Christen Press, seen here embracing U.S. national team teammate Carli Lloyd, had 23 goals this season for Tyresö in Sweden. Her club has given her permission to join the U.S. this Sunday in San Antonio. (Photo: Getty Images.)

What we learned from the U.S.’s win over Scotland

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If you’re not an international women’s soccer expert and need a quick and dirty way to assess U.S. competition, watch the midfield. No team capable of winning major titles gives the States’ midfielders time on the ball. When Carli Lloyd and Shannon Boxx go up against Japan, Germany, and France, they have to make quick decisions to get the ball out of their feet or they’re going to give it up.

Against Scotland, the U.S.’s central midfielders had all the time they wanted. Trap, look, pass. Maybe take an extra touch. That was the first 30 minutes of their night. Scotland was much more interested in keeping the play in front of them than breaking their lines, even if that meant the supply line to the U.S.’s dangerous wide options went unchallenged.

Carli Lloyd would venture forward, Shannon Boxx would put in some challenges, but for the most part, the U.S.’s midfield duo just knocked the ball between the flanks, tried to maintain passing lanes for the attackers, and never had to worry about their Scottish counterparts. It was too easy.

That’s what life was like during the U.S.’s 4-1 win Saturday in Jacksonville, a game that broke at a canter and never reached a gallop. The U.S. were up two by the 32nd minute, added a third through Shannon Boxx in the second, and cruised through the final half hour. Aside from some Scottish frustrations over the last half hour, a trademark late goal from Sydney Leroux was the only thing to write home about.

For head coach Tom Sermanni, it was a comfortable opening to his national team  career. If comfort was the primary goal, then mission accomplished, though as we were reminded during most of the U.S.’s just completed gold medal celebration tour, there’s very little to learn from these types of matches. If the competition is so low that the opposition can’t even periodically mimic situations you’d face against even the Australia, Italy, and Norways of the world (teams that are not going to compete for big trophies anytime soon), these are little more than public appearances.

There were, however, a few interesting tidbits (and one huge morsel) Sermanni could glean from Saturday’s friendly:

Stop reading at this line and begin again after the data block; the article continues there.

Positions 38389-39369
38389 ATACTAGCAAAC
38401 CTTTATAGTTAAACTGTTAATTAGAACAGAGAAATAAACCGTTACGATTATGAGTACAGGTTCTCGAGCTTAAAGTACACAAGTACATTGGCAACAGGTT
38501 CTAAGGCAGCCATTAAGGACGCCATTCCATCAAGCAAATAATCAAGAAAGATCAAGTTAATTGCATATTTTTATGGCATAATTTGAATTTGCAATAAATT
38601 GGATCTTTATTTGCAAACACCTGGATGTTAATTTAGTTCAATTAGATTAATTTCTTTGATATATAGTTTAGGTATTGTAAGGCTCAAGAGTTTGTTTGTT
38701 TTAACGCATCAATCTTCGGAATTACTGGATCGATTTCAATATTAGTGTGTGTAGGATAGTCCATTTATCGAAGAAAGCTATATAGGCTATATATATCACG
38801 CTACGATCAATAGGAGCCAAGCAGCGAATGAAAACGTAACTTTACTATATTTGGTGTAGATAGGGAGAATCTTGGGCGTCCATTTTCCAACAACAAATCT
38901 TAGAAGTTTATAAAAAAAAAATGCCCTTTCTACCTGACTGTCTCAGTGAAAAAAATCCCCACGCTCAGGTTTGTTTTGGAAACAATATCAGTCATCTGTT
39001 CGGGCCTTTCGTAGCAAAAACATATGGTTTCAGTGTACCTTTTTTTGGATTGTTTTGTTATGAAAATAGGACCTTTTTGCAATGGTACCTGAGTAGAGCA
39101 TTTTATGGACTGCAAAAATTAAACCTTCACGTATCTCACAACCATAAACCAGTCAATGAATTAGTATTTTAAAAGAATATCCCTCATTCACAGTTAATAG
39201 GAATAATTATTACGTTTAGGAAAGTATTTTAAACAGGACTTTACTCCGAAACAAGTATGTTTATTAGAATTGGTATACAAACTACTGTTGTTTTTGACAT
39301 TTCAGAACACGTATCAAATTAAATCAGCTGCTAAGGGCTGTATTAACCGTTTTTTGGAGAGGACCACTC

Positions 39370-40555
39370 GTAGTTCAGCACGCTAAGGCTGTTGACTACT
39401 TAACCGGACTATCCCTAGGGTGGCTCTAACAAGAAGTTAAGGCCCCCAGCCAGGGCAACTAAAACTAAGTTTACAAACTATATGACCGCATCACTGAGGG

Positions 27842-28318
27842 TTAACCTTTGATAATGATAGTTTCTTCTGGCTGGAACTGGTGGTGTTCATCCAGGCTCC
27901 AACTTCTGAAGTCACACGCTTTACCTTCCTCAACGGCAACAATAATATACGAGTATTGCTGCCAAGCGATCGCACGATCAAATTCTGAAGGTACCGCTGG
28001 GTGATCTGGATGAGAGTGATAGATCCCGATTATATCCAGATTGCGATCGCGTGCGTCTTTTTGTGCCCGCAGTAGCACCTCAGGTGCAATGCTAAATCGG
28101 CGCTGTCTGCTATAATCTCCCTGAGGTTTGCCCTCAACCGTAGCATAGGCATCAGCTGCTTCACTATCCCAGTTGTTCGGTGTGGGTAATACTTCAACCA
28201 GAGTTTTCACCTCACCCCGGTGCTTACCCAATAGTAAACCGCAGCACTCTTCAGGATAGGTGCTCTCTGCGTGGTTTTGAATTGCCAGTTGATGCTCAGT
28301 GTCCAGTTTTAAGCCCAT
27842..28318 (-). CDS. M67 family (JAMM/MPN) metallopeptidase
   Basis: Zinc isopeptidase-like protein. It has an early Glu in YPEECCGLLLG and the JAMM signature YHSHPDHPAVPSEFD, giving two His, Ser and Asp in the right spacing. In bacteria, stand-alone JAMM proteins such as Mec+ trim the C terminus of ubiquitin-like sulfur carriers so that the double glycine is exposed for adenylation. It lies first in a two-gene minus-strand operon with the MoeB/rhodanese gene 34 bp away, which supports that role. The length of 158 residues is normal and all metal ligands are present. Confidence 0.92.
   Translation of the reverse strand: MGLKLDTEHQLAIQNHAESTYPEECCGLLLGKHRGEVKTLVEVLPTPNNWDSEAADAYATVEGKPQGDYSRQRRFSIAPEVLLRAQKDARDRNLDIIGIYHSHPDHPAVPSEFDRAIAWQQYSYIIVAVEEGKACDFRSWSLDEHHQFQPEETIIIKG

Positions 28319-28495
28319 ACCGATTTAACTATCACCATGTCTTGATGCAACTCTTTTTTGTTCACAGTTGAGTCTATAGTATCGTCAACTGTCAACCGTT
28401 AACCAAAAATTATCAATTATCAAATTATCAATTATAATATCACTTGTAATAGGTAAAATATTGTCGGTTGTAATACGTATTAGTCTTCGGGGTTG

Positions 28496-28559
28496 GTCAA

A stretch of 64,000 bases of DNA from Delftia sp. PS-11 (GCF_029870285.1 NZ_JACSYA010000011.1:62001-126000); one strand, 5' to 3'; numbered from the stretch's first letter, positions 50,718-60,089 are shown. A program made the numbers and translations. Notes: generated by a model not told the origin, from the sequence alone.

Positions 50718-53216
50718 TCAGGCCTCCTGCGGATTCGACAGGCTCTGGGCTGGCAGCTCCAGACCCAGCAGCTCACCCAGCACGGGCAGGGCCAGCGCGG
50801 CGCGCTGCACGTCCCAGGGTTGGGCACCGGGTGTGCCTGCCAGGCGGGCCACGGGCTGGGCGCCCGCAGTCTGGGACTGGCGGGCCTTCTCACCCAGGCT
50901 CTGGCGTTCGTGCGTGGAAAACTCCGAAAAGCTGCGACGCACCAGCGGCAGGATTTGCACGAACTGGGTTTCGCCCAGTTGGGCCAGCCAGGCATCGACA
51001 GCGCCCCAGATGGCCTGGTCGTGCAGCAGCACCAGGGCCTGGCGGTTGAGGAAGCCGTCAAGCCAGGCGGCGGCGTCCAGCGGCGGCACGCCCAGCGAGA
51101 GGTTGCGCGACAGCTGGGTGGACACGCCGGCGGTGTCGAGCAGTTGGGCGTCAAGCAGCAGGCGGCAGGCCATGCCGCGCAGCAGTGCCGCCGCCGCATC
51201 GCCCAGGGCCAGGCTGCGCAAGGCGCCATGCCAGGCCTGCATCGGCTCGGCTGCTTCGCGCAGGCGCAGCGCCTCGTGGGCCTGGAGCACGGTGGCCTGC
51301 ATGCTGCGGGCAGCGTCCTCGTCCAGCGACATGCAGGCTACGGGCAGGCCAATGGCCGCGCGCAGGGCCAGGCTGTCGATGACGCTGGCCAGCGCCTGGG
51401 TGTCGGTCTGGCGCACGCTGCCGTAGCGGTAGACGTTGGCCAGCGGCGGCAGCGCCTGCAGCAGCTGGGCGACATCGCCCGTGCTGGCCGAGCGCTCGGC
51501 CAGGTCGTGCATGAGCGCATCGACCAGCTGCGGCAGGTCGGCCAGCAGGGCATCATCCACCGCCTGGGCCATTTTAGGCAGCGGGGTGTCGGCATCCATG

source: Getty ImagesPressheads, rejoice – Among hardcore women’s national team fans, the “Pressheads” are the fans who have pined for Stanford alum Christen Press’s national team inclusion. Ever since the attacker won the MAC Herman Trophy in 2010, Pressheads have insisted she’d be a factor, but because of Pia Sundhage’s loyalties, players like Press where left out.

In his first game, Sermanni proved so eager to get Press into the team he played the 24-year-old out of position. The outcome of the Christen Press, right midfielder experiment? Two goals in the Tyreso forward’s debut. A 18-yard blast from the top of the box opened the scoring in the 13th minute, while her header from a Tobin Heath cross just past the 30-minute mark completed her double.

Out-leaping her mark that the right post to score he second international goal, Press became the third player in national team history to record a double in her debut. Pressheads, rejoice.

She may not have been a regular under Sundhage, but under Sermanni, Press is definitely on her way. Her debut was so impressive, we’ll have more on it later tonight.

Was that Kelley O’Hara?  – We all know O’Hara, another Stanford alum, is a very good player. We just don’t know if she’ll be an elite left back. A dearth of full back options led Sundhage to convert the former attacker in 2011. For better or worst, Sermanni’s elected to persist with the experiment.

On Saturday, we saw why. Her eagerness took her out of position at times, but that’s something you can live with at left back, especially when that energy proves so dangerous going forward. The best example led to a goal, her aggressive 32nd minute run freeing up Tobin Heath to put in a perfect cross from Press’s second.

For years the U.S. has talked about full backs that can get forward, but O’Hara finally provided that on Saturday. And provided it in a way that was more than a tip of the hat, idealistic, but ultimately empty tactical ambition. With her and Heath reading each other perfectly, building down the left flank became the team’s most dangerous option.

source: Getty ImagesAli Krieger’s back – The U.S.’s other fullback did her share of attacking, too, though the big news surrounding Ali Krieger was her mere presence in the team. This time last year, Krieger’s Olympic dream was shattered by a knee injury suffered in CONCACAF qualifying. Now, she’s back. And she looks as good as ever.

Krieger had already returned to club soccer in Germany, but she wasn’t included in the team’s celebration tour. Ready to reclaime her first choice spot, Krieger’s instincts as a natural right back showed obvious benefits. Multiple times during the first half, she was able to get forward and offer Press support on the right flank, twice putting shots toward goal.

She may not be the type of all-out wide runner O’Hara teased us with tonight, but she she can definitely get forward. And she was the best right back at the 2011 World Cup. Her recall is a welcome addition.

Dead ball specialist? – For a team that wins a lot of fouls, the U.S. doesn’t have much of a dead ball threat on goal. There’s Carli Lloyd and Tobin Heath, but unless they’re within a few yards of the penalty box, you know they’re going to target Abby Wambach. It’s predictable, rarely fruitful, and ultimately a waste of chances.